Tuesday, March 16, 2010

Mid-Spring Training Update

While the rest of the sports world loses their mind over the fact that Tiger Woods is coming back to the sport hobby of golf, I thought we should take a quick look at some of the questions that were on our minds as the Yankees entered Spring Training, and how they are being answered.

Center Field
Who's in the lead for Center Field? Well nobody, really. Brett Gardner is batting .158 in his 19 ABs, although he does have 4 walks, which looks good to Girardi, who recently said that OBP is the most important statistic. Jamie Hoffman is 3 for 20 with 1 K and no walks. Marcus Thames and Randy Winn are batting .158 and .188 respectively; Thames has 6 Ks, Winn has 4. So far, the immortal Greg Golson is the statistic leader batting .308 in his 12 ABs, which is 5 more than his ABs in real games. Winn and Thames are probably past their Sell By dates, though Girardi might want to keep them for their "experience." Hoffman will probably be sent back to LA unless he comes on strong soon. The guess is Gardner will get either center or left field and may platoon with the righty Golson, at least for the beginning of the season.

Bullpen Lefties
Amazingly, what was considered a problem has been a pleasant surprise so far. While Damaso Marte has been under a cautious spring and has not pitched much, he is expected to be healthy this year. And when healthy in the past, he's been very good. Behind him however, were a number of drifters and journeymen. However, Royce Ring and Boone Logan have both been fairly impressive in their spring outings. Logan has a 3.18 ERA with 3 Ks. Ring has been even better—a 0.00 ERA with 4 Ks in 3.1 innings. So far, both have made a brief but nice case to keep two lefties in the bullpen. And then there's the question of Chan Ho Park, who's yet to pitch in a game yet. My guess is that he starts in AAA and is the first call up. Also Mark Melancon has pitched well. All in all, the bullpen, if the Yankees keep two lefties, (my very tentative guess) looks like this:


Whoa, why is Chamberlain in the pen? Which brings us to the next question.

5th Starter
To be honest the best fifth starter has been Alfredo Aceves. He has given up 1 run and 3 hits in 10 innings. Hughes hasn't been bad either—while testing out on a new pitch, a changeup—he has a 3.86 ERA in limited work and has looked fairly sharp. Joba Chamberlain, on the other hand, has made a strong case to have his career as a starter shutdown forever. Unlike the Joba who threw with authority towards the end of the 2009 season, when he was shifted to the pen, the 2010 Joba  looks like the tentative one we saw in the middle of 2009 as a struggling starter. Sergio Mitre and Chad Gaudin have had ups and downs (with Gaudin claiming fatigue recently) and will probably return to their spot starter/long relief roles. Look for Hughes to start the season as the 5th starter and for Aceves to be right there in case he falters. Also, look for Hughes to get extra rest as Aceves can spot start for him and keep Hughes innings down.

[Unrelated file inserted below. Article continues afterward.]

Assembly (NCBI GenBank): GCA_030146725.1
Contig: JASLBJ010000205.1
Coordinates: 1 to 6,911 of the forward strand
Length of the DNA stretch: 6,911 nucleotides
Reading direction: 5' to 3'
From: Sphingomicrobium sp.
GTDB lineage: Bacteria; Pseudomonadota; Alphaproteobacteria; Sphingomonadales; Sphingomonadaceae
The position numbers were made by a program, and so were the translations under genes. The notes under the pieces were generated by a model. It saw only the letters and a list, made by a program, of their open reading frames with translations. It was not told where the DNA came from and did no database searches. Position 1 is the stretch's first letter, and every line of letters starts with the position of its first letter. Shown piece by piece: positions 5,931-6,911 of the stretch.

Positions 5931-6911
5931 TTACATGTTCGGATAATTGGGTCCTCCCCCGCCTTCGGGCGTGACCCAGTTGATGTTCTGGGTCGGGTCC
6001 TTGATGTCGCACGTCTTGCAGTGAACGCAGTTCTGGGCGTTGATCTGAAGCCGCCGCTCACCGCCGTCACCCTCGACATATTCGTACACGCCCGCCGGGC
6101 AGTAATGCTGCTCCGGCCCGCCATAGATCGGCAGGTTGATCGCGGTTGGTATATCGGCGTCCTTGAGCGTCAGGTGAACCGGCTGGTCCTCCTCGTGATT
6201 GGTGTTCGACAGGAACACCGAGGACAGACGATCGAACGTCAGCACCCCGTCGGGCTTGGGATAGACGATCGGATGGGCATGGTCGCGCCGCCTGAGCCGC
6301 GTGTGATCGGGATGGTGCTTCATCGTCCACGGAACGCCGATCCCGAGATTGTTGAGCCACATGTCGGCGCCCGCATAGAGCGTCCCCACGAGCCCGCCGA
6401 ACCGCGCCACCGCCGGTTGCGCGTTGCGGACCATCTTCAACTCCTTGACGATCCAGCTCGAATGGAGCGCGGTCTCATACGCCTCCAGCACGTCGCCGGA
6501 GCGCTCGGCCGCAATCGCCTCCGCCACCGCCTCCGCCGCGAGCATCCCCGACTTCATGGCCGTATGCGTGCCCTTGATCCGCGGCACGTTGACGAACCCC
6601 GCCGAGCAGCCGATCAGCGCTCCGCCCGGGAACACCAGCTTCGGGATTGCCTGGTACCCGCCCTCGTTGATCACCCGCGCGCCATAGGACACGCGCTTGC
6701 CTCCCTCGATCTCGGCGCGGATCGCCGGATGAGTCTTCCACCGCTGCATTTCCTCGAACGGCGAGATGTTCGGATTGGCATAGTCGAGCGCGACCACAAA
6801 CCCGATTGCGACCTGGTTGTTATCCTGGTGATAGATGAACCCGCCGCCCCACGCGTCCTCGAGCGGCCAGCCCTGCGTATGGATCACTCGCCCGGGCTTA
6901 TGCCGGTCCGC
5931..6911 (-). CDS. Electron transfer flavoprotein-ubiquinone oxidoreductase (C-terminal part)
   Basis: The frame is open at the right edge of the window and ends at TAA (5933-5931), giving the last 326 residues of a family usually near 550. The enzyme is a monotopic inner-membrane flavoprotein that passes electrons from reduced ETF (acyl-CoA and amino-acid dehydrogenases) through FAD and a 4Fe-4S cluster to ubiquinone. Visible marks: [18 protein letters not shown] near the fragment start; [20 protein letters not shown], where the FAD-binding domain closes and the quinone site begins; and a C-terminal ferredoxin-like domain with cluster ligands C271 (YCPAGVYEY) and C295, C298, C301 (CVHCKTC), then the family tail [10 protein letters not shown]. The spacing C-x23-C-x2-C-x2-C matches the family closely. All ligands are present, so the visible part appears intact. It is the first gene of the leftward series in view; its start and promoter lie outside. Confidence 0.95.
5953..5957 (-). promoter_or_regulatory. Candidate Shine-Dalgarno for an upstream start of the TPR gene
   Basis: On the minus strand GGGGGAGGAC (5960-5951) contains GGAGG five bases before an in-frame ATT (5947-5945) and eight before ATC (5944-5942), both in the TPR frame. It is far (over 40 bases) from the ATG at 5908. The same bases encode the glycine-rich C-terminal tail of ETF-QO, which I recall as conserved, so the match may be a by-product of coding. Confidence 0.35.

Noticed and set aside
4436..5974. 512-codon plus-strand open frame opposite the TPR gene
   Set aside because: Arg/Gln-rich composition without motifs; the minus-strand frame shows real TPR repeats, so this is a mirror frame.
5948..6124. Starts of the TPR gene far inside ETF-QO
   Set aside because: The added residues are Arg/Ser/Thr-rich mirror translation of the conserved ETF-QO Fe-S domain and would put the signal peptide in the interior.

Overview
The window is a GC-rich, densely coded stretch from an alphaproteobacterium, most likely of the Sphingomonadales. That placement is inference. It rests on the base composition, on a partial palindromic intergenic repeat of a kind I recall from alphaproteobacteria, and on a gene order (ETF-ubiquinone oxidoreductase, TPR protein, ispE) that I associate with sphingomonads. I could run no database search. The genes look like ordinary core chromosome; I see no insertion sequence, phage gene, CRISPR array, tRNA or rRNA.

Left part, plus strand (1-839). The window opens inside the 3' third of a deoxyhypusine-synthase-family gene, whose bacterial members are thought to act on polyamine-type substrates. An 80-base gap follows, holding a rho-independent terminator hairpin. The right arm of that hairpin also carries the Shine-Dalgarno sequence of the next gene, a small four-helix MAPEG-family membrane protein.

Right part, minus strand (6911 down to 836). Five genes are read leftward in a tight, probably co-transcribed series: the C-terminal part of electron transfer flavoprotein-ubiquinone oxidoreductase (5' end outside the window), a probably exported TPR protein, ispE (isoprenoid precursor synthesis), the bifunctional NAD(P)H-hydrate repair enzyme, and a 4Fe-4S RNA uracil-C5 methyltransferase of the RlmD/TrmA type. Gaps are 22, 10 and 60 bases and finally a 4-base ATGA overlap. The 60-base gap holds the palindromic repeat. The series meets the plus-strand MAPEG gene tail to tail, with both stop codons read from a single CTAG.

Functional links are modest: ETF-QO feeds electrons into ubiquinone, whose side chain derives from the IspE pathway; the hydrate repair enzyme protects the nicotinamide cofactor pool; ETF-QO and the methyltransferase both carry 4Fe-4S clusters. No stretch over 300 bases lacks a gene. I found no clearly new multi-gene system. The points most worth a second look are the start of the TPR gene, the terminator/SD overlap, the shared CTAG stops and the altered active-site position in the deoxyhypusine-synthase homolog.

Backup Catcher
Despite a scare with a concussion early in the Spring, Francisco Cervelli has hit the ball fairly well. Cervelli has only been up 9 times so far, because of the aforementioned injury and the fact that the Yankees brought 806 catchers to Spring Training. Cervelli though has 4 hits, including a triple (when was the last time you saw a Yankee catcher his a triple?). If Cervelli shows he can handle himself as a backup, it will take the pressure off of Girardi to play Posada a lot more than he should, and free him to rest and play more DH.

Spring training still has about 2-1/2 weeks left, and situations can change, so nothing is written in stone. However, some decisions are starting to get locked down. Girardi has publically stated that Robinson Cano will bat fifth in the lineup ahead of Posada and Curtis Granderson. Quoted recently about Cano moving to 5 in the lineup, Girardi said this:

“If you’re going to hit a left-hander fifth (Cano), you prefer to have a switch-hitter sixth (Posada). Then maybe another left-hander seventh (Granderson), and then a switch-hitter eighth (Swisher), and then maybe another left-hander.”

Sounds like Gardner has an advantage over most of the other outfielders, who are mostly righties. Also, Girardi has spoken to reporters with today's lineup most likely would be the Opening Day lineup. And Brett Gardner is starting in center field and is batting 9th.

So with the lineup mostly set, and some good guesses to what may be the rotation, the question is, is this team better than last year's team?

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